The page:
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Overworked American: The Unexpected Decline of Leisure

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This pathbreaking book explains why, contrary to all expectations, Americans are working harder than ever. Juliet Schor presents the astonishing news that over the past twenty years our working hours have increased by the equivalent of one month per year—a dramatic spurt that has hit everybody: men and women, professionals as well as low-paid workers. Why are we—unlike every other industrialized Western nation—repeatedly ”choosing” money over time? And what can we do to get off ...

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Hardcover Very Good 0465048390 NO dustjacket. Copy has been read but remains in nice & clean condition. Pages are crisp. Spine is tight; Some minor shelfwear, a clean read. ... From a personal collection. Read more Show Less

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Overview

This pathbreaking book explains why, contrary to all expectations, Americans are working harder than ever. Juliet Schor presents the astonishing news that over the past twenty years our working hours have increased by the equivalent of one month per year—a dramatic spurt that has hit everybody: men and women, professionals as well as low-paid workers. Why are we—unlike every other industrialized Western nation—repeatedly ”choosing” money over time? And what can we do to get off the treadmill?

A publishing phenomenon--the subject of enormous media attention, lavish acclaim from reviewers, and extraordinary sales--this national bestseller explains why, contrary to all expectations, Americans are working harder than ever. Schor shows how labor supply, unemployment, and the addictive nature of consumption lead to longer and longer hours, and what we can do about it.

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Editorial Reviews

Washington Post
The most important road map to political change since The Affluent Society.
Publishers Weekly - Publisher's Weekly
An important, hard-hitting, well-documented look at the overworking of America, this study finds that Americans now spend more hours working than at any time since WW II. 75,000 first printing; $50,000 ad/promo. (Mar.)
Library Journal
This is a book with an important message that unfortunately will probably not be taken seriously. Schor, a Harvard economist, argues from statistics what the rest of us know from experience, that ``in the last twenty years the amount of time Americans have spent at their jobs has risen steadily.'' And the statistics, if accurate, are stunning. Each year our work year increases by one day. We average only 16 hours of leisure a week after jobs and household chores. Working hours are longer than they were 40 years ago. And if present trends continue by the year 2000, we will be spending as much time at our jobs as we did in the 1920s. However, as Schor notes, we are also willing victims of this erosion of leisure as we pursue promotions, bigger salaries, and conspicuous consumption. Her solution? Hold jobs to a set number of hours per week, offer comp time for any overtime, and lower our living standards. Recommended for academic and public libraries.-- Jeffrey R. Herold, Bucyrus P.L., Ohio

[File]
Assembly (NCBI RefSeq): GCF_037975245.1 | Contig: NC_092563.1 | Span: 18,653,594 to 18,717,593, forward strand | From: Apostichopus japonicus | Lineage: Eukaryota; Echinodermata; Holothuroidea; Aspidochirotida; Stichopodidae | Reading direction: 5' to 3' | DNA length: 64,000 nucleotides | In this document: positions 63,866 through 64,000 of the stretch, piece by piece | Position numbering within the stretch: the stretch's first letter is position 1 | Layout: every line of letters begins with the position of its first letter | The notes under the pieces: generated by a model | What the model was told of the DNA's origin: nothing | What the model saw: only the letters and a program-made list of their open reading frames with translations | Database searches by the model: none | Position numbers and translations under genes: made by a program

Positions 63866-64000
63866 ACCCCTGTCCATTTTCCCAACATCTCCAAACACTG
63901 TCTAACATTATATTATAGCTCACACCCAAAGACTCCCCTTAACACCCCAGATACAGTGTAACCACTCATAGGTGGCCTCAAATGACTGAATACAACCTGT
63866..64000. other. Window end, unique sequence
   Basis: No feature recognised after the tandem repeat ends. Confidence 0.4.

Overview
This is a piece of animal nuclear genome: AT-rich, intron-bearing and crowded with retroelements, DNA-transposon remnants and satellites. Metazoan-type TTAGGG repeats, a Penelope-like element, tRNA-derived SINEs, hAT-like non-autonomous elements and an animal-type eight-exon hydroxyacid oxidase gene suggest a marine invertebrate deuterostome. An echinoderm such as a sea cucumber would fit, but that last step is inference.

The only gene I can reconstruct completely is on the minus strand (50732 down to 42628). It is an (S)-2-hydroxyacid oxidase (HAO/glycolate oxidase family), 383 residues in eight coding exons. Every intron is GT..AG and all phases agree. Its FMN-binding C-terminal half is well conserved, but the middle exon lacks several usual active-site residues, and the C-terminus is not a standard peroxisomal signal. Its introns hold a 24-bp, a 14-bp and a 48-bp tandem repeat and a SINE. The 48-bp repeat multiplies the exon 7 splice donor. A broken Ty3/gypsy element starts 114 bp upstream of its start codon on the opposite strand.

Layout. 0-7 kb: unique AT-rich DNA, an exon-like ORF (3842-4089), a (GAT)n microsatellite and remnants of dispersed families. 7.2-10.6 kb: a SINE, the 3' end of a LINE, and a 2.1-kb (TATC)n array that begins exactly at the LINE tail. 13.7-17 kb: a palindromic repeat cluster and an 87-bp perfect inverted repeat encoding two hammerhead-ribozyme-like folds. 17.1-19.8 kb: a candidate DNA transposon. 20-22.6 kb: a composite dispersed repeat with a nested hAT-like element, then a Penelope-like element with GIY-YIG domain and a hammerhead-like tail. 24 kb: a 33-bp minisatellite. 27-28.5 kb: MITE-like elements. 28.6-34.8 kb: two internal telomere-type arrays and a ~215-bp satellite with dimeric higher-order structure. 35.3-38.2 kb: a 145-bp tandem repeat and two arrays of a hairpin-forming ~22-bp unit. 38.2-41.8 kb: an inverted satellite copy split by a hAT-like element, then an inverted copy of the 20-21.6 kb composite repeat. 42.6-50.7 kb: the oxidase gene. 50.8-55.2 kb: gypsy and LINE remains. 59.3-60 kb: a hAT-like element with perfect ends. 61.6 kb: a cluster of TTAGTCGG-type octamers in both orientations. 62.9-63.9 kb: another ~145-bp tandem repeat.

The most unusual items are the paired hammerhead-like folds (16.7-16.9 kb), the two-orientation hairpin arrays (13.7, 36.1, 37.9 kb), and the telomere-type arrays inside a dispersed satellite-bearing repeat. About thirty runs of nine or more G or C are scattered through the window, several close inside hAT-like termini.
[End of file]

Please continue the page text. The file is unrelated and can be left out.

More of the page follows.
Booknews
How did the American Dream turn into one of those nightmares where we run harder and harder and get nowhere? Schor (economics and women's studies) shows that Americans work the equivalent of a month a year more than at the end of World War II. She traces it to employer demands coupled with unemployment, and the addictive nature of consumption. Annotation c. Book News, Inc., Portland, OR (booknews.com)
WomanSource Catalog & Review: Tools for Connecting the Community for Women
How much leisure time do you have? Think carefully. If you're like most Americans, the answer will be very little. Counting paid employment as well as necessary tasks at home, most people spend upward of 55 hours a week working. Because they still do most of the houswork and childcare, women often work 70, 80 or even 90 hours a week. Why is this when technology should be making our lives more leisurely? Juliet Schor points out several reasons, the main one being that Americans have let themselves be convinced that they need a bigger house, a newer car and a large-screen TV; of course then we need more money to pay for them, which means more work. We are caught in a work-spend cycle like rats on a treadwheel. There is a way out, but it will require a big change in two fundamentally American ethics: work and consumption. Indulging in leisure does not make a person lazy; it has been shown repeatedly that when people work less, there work is more productive. So why are we neglecting our families and killing ourselves? I, for one, am taking a vacation...next year.
—FGP
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Product Details

  • ISBN-13: 9780465048397
  • Publisher: Basic Books
  • Publication date: 1/28/1957
  • Pages: 272

Meet the Author

Juliet Schor is associate professor of economics at Harvard University

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